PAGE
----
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    Topic review

    NFKBIA Gene

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    Submitted by: Lily Guo
    (This entry belongs to Entry Collection "MedlinePlus ")

    Definition

    NFKB inhibitor alpha

    1. Introduction

    The NFKBIA gene provides instructions for making one piece (the alpha subunit) of the IKK protein complex, which is a group of related proteins that regulates the activity of nuclear factor-kappa-B. Nuclear factor-kappa-B is a protein complex that binds to DNA and controls the activity of other genes. When it is turned off (inactive), nuclear factor-kappa-B is attached (bound) to the IKK complex. In response to certain signals, the IKK complex turns on (activates) nuclear factor-kappa-B and releases it.

    The NFKBIA protein helps keep nuclear factor-kappa-B bound in the IKK complex. When the NFKBIA protein receives a signal that nuclear factor-kappa-B is to be released, it breaks down so the factor can be turned on (activated) and released from the complex. Once the active factor is released, it moves into the nucleus and binds to DNA. Nuclear factor-kappa-B regulates the activity of multiple genes, including genes that control the body's immune responses and inflammatory reactions. Nuclear factor-kappa-B also appears to play a role in the signaling pathway that is critical for the formation of ectodermal tissues including the skin, hair, teeth, and sweat glands. In addition, it protects the cell from certain signals that would otherwise cause it to self-destruct (undergo apoptosis).

    2. Health Conditions Related to Genetic Changes

    2.1. Anhidrotic ectodermal dysplasia with immune deficiency

    At least five mutations in the NFKBIA gene have been found to cause anhidrotic ectodermal dysplasia with immune deficiency (EDA-ID). EDA-ID is a condition characterized by reduced function of the immune system, resulting in recurrent infections, and abnormal development of ectodermal tissues. The NFKBIA gene mutations that cause EDA-ID impair the protein's breakdown. As a result, nuclear factor-kappa-B is not activated or released from the IKK complex. Without nuclear factor-kappa-B available in the nucleus to regulate gene activity, certain signaling pathways within immune cells and cells that form ectodermal tissues are disrupted, resulting in immune deficiency and incomplete development of tissues of the ectoderm as occurs in individuals with EDA-ID.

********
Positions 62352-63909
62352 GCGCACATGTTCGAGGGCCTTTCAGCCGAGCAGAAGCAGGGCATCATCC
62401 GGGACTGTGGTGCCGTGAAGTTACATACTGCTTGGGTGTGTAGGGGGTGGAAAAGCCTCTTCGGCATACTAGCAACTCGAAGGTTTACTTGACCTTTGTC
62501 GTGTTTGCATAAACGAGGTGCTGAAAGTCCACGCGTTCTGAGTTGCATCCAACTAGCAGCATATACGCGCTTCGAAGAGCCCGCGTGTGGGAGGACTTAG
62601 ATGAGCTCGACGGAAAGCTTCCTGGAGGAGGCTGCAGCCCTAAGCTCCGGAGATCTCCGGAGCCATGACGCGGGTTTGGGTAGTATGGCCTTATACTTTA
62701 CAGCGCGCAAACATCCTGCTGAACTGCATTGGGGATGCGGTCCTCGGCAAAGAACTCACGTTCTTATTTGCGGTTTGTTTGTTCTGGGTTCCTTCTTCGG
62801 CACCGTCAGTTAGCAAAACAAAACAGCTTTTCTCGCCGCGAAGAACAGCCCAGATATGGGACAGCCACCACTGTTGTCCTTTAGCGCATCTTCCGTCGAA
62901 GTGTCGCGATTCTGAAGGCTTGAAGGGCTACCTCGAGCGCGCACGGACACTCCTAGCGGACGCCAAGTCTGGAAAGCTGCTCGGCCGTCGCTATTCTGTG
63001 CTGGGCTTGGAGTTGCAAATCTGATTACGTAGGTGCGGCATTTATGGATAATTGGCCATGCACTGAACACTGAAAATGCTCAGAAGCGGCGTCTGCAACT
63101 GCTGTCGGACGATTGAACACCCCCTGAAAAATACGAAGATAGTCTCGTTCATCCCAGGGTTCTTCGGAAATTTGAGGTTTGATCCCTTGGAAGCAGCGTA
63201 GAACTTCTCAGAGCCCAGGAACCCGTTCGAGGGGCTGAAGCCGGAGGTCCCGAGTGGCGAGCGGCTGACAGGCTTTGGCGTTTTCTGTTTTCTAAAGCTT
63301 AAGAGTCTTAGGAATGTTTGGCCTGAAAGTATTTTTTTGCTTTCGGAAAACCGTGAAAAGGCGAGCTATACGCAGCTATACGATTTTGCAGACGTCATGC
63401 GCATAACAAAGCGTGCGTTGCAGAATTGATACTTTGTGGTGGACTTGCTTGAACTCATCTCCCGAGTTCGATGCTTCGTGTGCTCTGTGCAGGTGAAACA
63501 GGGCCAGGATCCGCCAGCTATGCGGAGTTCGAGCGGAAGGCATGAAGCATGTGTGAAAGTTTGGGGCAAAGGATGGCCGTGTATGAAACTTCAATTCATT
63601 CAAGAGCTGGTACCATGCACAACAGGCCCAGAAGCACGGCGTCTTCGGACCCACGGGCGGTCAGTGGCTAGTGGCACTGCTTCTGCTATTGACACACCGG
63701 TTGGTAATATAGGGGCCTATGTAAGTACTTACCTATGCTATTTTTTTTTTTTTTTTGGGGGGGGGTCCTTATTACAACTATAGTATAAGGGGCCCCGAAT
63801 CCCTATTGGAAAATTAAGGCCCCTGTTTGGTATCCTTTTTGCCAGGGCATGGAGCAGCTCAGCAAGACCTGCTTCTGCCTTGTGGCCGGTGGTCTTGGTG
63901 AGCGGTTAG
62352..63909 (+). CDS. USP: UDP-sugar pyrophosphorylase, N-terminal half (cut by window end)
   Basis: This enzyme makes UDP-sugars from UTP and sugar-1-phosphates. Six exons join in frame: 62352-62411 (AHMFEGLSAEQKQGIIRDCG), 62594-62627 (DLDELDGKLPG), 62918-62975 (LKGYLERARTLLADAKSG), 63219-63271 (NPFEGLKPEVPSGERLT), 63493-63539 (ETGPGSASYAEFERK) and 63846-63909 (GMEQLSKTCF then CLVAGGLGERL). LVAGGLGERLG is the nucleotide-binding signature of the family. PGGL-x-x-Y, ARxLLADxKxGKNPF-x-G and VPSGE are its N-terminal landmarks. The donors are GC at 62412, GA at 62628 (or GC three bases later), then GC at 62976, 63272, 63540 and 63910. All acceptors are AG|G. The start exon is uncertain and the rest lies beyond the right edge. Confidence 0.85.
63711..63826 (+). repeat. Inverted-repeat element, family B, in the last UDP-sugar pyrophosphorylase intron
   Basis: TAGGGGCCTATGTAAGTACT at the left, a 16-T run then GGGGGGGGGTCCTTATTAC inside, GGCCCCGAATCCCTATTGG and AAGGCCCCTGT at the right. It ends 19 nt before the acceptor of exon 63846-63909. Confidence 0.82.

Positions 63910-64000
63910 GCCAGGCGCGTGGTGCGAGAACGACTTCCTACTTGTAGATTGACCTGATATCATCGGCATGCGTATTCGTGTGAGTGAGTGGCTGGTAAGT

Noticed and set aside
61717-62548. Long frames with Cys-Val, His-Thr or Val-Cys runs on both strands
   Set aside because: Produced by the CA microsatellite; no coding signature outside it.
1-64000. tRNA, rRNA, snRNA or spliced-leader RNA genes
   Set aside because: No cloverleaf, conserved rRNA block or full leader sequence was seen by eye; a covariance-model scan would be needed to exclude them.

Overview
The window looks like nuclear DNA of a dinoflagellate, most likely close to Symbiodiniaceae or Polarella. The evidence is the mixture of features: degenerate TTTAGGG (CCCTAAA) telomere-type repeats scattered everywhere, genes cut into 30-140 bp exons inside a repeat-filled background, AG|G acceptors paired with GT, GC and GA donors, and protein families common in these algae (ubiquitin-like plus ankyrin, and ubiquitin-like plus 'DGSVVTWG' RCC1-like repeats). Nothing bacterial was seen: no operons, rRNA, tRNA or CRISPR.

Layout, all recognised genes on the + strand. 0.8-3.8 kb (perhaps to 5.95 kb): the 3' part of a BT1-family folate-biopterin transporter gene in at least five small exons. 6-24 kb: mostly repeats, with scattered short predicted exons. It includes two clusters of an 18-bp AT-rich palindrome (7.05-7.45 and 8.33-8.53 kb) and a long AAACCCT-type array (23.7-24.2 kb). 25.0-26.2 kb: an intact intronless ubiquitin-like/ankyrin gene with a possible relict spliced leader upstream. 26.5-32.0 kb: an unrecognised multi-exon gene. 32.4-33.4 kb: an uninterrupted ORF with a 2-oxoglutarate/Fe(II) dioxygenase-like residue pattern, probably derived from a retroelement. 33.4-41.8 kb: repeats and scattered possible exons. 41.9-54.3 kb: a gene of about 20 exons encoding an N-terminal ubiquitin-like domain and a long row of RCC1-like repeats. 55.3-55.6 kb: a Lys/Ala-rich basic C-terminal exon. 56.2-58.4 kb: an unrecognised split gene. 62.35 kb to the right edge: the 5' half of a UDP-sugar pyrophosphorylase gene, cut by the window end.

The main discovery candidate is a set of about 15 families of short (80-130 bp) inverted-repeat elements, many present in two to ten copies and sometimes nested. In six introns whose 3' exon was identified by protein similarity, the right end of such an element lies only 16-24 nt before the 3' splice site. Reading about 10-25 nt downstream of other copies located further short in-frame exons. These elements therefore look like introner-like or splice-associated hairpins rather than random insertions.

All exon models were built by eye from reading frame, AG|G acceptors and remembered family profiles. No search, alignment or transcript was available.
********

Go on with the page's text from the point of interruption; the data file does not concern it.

3. Other Names for This Gene

    • I-kappa-B-alpha
    • IkappaBalpha
    • ikB-alpha
    • IKBA
    • IKBA_HUMAN
    • MAD-3
    • major histocompatibility complex enhancer-binding protein MAD3
    • NF-kappa-B inhibitor alpha
    • NFKBI
    • nuclear factor of kappa light chain gene enhancer in B-cells
    • nuclear factor of kappa light polypeptide gene enhancer in B-cells inhibitor, alpha

    This entry is adapted from https://medlineplus.gov/genetics/gene/nfkbia

    References

    1. Courtois G, Smahi A, Reichenbach J, Döffinger R, Cancrini C, Bonnet M, Puel A,Chable-Bessia C, Yamaoka S, Feinberg J, Dupuis-Girod S, Bodemer C, Livadiotti S, Novelli F, Rossi P, Fischer A, Israël A, Munnich A, Le Deist F, Casanova JL. Ahypermorphic IkappaBalpha mutation is associated with autosomal dominantanhidrotic ectodermal dysplasia and T cell immunodeficiency. J Clin Invest. 2003 Oct;112(7):1108-15.
    2. Kawai T, Nishikomori R, Heike T. Diagnosis and treatment in anhidroticectodermal dysplasia with immunodeficiency. Allergol Int. 2012 Jun;61(2):207-17. doi: 10.2332/allergolint.12-RAI-0446. Review.
    3. McDonald DR, Mooster JL, Reddy M, Bawle E, Secord E, Geha RS. HeterozygousN-terminal deletion of IkappaBalpha results in functional nuclear factor kappaBhaploinsufficiency, ectodermal dysplasia, and immune deficiency. J Allergy ClinImmunol. 2007 Oct;120(4):900-7.
    4. Puel A, Picard C, Ku CL, Smahi A, Casanova JL. Inherited disorders ofNF-kappaB-mediated immunity in man. Curr Opin Immunol. 2004 Feb;16(1):34-41.Review.
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